For nearly 500 years, our churches have been blessed with the hymns that Martin Luther wrote. This collection of 12 Reformation Hymns by Martin Luther is a wonderful way to enrich spiritual life by reintroducing some of those hymns to the church.

AFLC Parish Education

Order your copy here: Ambassador Publications Online Store 

Also Available:

Order Luther on Music: Paradigms of Praise here.

Order Martin Luther: Hymns, Ballads, Chants, Truth CD here.

Order Mr. Pipes and Psalms and Hymns of the Reformation here.


December 20, 2017

Concordia: The Lutheran Confessions - A Reader's Edition of the Book of Concord

Reviewed by Pr. Micah Hjermstad

This edition of the Book of Concord is relatively new to me. I purchased a copy of it at a store across the street from the church where Martin Luther was a member in Wittenberg, Germany, when I was there last summer. The copy of the book that I had used for many years needed to be retired, and I decided that it would be fitting to replace this book of collected Lutheran writings with a copy purchased in the city where Lutheranism was born. 

Admittedly, there was an element of nostalgia included in the purchase. It is also true that the Book of Concord is often seen as having only nostalgic value and that it does not really have any purpose in twenty-first-century Christianity.  Nothing could be further from the truth! Five hundred years after the start of the Reformation, the scriptural beliefs on which the Reformers stood remain. Those beliefs remain, because the Word of God remains forever. The writings found in the Book of Concord clearly explain what Lutherans believe the Bible teaches.

Among these writings, you will find the familiar Small Catechism that Martin Luther wrote, as well as his Large Catechism, which further explains the biblical truths found in the Ten Commandments, Apostles’ Creed, Lord’s Prayer, and the Sacraments. The Augsburg Confession, the document that the first reformers wrote to clarify their position, is included, as well as its Apology (explanation). Many other valuable documents are also found in the Book of Concord, that clearly and positively describe what we believe, teach, and confess.

One of the unique and valuable characteristics of this edition of the Book of Concord is that it was assembled for all people to use, pastors and laypeople. There are introductions for each document, timelines in Reformation history, visual aids, a useful glossary, and several indexes that make it easy to find anything that you may be looking for.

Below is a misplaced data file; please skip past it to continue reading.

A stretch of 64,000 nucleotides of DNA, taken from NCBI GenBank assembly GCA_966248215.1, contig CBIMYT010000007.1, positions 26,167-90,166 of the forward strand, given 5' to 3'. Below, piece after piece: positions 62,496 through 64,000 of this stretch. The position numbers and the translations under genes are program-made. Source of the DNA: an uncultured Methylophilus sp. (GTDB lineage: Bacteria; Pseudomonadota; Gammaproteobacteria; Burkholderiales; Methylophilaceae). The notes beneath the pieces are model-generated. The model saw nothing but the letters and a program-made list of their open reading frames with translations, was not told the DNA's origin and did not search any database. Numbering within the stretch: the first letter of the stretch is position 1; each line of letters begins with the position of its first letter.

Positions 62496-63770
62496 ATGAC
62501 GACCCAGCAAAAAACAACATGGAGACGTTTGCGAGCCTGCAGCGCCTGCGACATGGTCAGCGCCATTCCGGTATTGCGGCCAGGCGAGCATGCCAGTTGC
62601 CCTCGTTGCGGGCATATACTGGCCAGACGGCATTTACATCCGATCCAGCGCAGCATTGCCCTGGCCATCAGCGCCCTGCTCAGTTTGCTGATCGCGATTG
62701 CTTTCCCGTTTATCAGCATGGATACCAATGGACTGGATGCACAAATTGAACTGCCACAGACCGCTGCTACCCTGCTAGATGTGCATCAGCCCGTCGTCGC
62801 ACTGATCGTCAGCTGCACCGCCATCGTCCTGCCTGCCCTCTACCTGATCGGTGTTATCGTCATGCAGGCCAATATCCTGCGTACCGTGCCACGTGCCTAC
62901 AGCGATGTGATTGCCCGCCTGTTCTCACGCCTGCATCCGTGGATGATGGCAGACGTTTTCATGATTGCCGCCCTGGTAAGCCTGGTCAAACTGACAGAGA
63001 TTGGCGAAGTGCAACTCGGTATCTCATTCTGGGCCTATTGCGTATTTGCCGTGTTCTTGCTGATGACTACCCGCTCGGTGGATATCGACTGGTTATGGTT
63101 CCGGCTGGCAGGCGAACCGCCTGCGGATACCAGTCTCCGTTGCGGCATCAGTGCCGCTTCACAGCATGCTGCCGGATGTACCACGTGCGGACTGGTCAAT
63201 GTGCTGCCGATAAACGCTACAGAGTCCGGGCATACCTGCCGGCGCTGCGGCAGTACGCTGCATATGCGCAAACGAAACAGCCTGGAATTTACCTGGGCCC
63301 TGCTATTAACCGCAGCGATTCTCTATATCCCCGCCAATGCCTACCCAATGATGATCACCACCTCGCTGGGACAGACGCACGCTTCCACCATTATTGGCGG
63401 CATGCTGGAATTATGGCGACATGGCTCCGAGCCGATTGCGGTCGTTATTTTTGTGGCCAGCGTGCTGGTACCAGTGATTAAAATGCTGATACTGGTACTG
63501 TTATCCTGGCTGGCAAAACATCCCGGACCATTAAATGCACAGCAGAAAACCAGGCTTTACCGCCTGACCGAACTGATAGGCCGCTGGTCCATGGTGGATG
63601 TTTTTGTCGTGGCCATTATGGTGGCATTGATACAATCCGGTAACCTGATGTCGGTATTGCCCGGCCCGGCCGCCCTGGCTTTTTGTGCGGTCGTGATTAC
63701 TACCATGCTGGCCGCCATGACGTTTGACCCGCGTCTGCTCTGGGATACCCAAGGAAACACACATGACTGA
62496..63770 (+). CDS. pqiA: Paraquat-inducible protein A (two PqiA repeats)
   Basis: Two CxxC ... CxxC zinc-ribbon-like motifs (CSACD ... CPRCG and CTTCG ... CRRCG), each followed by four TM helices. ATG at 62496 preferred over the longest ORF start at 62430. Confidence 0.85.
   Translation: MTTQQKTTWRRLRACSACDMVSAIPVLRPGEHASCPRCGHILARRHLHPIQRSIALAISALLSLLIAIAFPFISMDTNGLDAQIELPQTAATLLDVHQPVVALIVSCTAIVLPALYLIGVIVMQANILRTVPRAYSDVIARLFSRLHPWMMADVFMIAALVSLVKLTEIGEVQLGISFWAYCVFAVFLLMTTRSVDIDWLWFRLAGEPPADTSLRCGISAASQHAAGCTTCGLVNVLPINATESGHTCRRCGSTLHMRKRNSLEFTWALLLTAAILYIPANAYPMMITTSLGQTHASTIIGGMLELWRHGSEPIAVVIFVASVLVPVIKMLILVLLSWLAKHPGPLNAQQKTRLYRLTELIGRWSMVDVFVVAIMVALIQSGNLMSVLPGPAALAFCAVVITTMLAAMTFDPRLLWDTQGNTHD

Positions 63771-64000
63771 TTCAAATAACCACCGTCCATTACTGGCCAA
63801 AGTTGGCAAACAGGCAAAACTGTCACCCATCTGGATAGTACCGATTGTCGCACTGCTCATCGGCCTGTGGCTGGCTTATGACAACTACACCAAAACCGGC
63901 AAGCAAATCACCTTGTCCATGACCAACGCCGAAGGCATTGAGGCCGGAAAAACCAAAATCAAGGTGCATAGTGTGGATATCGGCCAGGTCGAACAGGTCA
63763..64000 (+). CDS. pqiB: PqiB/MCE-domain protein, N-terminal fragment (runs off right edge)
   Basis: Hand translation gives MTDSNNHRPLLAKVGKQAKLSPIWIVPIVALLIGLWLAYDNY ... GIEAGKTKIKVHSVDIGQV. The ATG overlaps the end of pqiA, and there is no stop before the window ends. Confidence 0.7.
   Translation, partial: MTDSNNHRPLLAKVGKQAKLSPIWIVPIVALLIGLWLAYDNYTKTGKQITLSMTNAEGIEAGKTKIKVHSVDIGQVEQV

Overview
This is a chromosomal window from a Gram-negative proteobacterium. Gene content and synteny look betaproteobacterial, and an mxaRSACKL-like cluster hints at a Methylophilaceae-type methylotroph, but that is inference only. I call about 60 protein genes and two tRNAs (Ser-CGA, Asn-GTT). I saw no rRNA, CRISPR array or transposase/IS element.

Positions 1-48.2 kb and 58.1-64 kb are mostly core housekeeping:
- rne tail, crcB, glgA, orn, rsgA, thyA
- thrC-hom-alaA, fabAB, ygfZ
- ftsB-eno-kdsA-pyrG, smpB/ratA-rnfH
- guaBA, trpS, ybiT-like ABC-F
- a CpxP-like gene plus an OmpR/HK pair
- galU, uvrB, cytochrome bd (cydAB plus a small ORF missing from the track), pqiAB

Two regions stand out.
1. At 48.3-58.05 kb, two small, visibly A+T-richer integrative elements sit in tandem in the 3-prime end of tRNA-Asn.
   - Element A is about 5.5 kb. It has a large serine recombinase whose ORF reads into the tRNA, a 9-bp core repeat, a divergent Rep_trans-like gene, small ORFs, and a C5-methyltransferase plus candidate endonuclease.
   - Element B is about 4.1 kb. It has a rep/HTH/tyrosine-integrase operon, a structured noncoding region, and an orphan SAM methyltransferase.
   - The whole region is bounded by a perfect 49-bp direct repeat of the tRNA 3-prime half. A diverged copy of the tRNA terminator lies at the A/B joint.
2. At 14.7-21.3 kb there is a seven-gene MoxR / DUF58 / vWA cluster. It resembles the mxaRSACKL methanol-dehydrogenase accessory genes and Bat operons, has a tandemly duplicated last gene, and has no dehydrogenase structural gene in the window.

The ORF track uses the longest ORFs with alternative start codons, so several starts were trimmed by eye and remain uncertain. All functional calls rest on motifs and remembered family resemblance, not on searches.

I already mentioned one misunderstanding regarding the Book of Concord, in that it is perceived by some as having only nostalgic and historic value. Another misunderstanding is that this is a book only for pastors. However, most of the documents included in the book were written by laypeople, many who sacrificed greatly, some of them with their lives, for the sake of these biblical truths. This is a book for all Lutherans! This edition is easy to read, and it’s laid out in a format that is conducive to personal and family devotions and as a wonderful Bible study aide. I highly recommend this reader’s edition of the Book of Concord to be included in the personal library of any and every Lutheran home!

Pr. Micah Hjermstad
St. Paul's Free Lutheran Church
​Fargo, ND

Also available in a paperback pocket-sized edition.

Order your copy here: Ambassador Publications Online Store 

Also Available:

Order The Augsburg Confession and Its Apology here.

Order Theology of the Lutheran Confessions here.

Order Theology to Live By: Practical Luther for the Practicing Christian here.


December 27, 2017

Bach Among the Theologians

Reviewed by Marian Christopherson

Anticipation of a Reformation road trip to Germany last summer drew me to revisit the life of J. S. Bach through two books, one a biography and the other this discussion of Bach in the context of theology: Bach Among the Theologians by Jaroslav Pelikan. While most people have heard of the masterful musician, perhaps many would be unaware of what Bach has to do with the Reformation.